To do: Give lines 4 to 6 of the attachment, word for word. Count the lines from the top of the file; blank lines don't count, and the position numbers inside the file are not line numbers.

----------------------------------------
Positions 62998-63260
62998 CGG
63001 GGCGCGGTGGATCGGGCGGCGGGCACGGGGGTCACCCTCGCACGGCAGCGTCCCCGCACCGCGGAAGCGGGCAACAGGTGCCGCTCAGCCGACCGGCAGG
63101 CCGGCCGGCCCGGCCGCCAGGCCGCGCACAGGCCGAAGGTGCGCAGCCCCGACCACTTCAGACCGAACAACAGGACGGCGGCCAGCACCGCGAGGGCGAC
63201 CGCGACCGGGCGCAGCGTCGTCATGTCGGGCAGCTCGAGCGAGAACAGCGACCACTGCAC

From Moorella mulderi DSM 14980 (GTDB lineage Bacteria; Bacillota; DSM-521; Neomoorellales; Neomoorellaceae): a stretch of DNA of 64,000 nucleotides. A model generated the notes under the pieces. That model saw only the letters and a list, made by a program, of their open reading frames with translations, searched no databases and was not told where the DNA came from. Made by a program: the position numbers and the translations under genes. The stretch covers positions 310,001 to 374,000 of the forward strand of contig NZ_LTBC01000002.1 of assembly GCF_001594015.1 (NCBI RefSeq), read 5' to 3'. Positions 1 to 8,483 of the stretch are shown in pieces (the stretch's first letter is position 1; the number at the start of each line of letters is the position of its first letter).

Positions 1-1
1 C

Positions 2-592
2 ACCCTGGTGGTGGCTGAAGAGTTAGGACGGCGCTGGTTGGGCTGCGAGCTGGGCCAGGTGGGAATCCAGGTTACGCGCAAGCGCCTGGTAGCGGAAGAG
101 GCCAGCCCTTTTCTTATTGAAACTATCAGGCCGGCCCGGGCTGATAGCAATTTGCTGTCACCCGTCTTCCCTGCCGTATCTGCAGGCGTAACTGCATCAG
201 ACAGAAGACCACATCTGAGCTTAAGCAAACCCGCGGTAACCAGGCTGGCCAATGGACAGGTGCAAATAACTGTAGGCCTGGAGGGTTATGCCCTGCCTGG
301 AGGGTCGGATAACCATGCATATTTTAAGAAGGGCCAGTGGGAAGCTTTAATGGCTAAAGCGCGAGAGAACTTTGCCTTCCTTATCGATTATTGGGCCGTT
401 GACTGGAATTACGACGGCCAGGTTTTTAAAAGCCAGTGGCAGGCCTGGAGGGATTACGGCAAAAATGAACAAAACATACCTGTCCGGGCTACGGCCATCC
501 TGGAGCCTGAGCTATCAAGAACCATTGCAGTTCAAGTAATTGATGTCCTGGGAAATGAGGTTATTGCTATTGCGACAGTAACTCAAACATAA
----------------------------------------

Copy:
63101 CCGGCCGGCCCGGCCGCCAGGCCGCGCACAGGCCGAAGGTGCGCAGCCCCGACCACTTCAGACCGAACAACAGGACGGCGGCCAGCACCGCGAGGGCGAC
63201 CGCGACCGGGCGCAGCGTCGTCATGTCGGGCAGCTCGAGCGAGAACAGCGACCACTGCAC

From Moorella mulderi DSM 14980 (GTDB lineage Bacteria; Bacillota; DSM-521; Neomoorellales; Neomoorellaceae): a stretch of DNA of 64,000 nucleotides. A model generated the notes under the pieces. That model saw only the letters and a list, made by a program, of their open reading frames with translations, searched no databases and was not told where the DNA came from. Made by a program: the position numbers and the translations under genes. The stretch covers positions 310,001 to 374,000 of the forward strand of contig NZ_LTBC01000002.1 of assembly GCF_001594015.1 (NCBI RefSeq), read 5' to 3'. Positions 1 to 8,483 of the stretch are shown in pieces (the stretch's first letter is position 1; the number at the start of each line of letters is the position of its first letter).